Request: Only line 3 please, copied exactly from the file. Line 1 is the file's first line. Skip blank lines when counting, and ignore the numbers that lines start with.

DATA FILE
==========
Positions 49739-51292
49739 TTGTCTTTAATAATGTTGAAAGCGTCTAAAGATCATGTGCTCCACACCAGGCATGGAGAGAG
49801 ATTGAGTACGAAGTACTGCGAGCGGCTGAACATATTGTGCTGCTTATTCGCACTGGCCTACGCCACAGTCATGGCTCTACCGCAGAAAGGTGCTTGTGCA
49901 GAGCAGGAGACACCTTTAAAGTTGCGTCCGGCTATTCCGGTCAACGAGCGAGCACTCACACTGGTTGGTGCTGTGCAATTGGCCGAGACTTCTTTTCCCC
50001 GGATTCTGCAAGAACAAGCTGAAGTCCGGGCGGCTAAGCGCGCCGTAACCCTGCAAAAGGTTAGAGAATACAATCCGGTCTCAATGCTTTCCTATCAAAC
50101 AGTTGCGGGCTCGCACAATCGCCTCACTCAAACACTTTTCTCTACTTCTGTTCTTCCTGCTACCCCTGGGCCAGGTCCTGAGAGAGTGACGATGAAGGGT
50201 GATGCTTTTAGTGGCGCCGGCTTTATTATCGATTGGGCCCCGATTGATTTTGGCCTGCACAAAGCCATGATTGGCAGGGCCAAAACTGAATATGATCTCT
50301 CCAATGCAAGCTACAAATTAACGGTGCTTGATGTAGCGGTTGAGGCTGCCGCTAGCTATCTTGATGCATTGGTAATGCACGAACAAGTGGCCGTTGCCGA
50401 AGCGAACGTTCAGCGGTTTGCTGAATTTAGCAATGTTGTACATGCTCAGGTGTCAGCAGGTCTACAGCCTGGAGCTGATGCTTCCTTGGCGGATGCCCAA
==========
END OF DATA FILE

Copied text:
49801 ATTGAGTACGAAGTACTGCGAGCGGCTGAACATATTGTGCTGCTTATTCGCACTGGCCTACGCCACAGTCATGGCTCTACCGCAGAAAGGTGCTTGTGCA